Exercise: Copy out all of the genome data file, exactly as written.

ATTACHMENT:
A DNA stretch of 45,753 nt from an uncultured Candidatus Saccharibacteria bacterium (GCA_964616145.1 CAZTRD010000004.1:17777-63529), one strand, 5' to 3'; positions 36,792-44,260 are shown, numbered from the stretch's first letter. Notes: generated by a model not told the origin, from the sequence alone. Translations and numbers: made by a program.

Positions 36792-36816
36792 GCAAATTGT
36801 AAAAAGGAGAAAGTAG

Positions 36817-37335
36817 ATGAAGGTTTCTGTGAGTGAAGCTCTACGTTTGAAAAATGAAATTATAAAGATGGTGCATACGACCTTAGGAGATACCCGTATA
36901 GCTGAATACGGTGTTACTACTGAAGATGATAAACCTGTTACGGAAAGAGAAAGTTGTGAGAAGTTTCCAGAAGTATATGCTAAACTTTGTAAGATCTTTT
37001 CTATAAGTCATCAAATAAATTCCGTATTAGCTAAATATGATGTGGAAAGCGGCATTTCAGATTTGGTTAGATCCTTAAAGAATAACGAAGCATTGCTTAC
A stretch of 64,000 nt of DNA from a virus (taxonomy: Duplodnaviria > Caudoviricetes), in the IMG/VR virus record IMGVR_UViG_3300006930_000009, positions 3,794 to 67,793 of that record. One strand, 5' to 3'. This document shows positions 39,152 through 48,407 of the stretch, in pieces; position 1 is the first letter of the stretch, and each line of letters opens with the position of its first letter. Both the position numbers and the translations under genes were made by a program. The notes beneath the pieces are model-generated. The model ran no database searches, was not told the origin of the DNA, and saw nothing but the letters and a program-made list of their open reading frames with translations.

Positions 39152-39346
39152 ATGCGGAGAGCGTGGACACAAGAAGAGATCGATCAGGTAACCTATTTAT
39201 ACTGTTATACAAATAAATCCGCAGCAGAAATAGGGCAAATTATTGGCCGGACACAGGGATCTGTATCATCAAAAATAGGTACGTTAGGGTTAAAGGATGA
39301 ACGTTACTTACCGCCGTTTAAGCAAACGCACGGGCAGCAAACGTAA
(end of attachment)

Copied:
A DNA stretch of 45,753 nt from an uncultured Candidatus Saccharibacteria bacterium (GCA_964616145.1 CAZTRD010000004.1:17777-63529), one strand, 5' to 3'; positions 36,792-44,260 are shown, numbered from the stretch's first letter. Notes: generated by a model not told the origin, from the sequence alone. Translations and numbers: made by a program.

Positions 36792-36816
36792 GCAAATTGT
36801 AAAAAGGAGAAAGTAG

Positions 36817-37335
36817 ATGAAGGTTTCTGTGAGTGAAGCTCTACGTTTGAAAAATGAAATTATAAAGATGGTGCATACGACCTTAGGAGATACCCGTATA
36901 GCTGAATACGGTGTTACTACTGAAGATGATAAACCTGTTACGGAAAGAGAAAGTTGTGAGAAGTTTCCAGAAGTATATGCTAAACTTTGTAAGATCTTTT
37001 CTATAAGTCATCAAATAAATTCCGTATTAGCTAAATATGATGTGGAAAGCGGCATTTCAGATTTGGTTAGATCCTTAAAGAATAACGAAGCATTGCTTAC
A stretch of 64,000 nt of DNA from a virus (taxonomy: Duplodnaviria > Caudoviricetes), in the IMG/VR virus record IMGVR_UViG_3300006930_000009, positions 3,794 to 67,793 of that record. One strand, 5' to 3'. This document shows positions 39,152 through 48,407 of the stretch, in pieces; position 1 is the first letter of the stretch, and each line of letters opens with the position of its first letter. Both the position numbers and the translations under genes were made by a program. The notes beneath the pieces are model-generated. The model ran no database searches, was not told the origin of the DNA, and saw nothing but the letters and a program-made list of their open reading frames with translations.

Positions 39152-39346
39152 ATGCGGAGAGCGTGGACACAAGAAGAGATCGATCAGGTAACCTATTTAT
39201 ACTGTTATACAAATAAATCCGCAGCAGAAATAGGGCAAATTATTGGCCGGACACAGGGATCTGTATCATCAAAAATAGGTACGTTAGGGTTAAAGGATGA
39301 ACGTTACTTACCGCCGTTTAAGCAAACGCACGGGCAGCAAACGTAA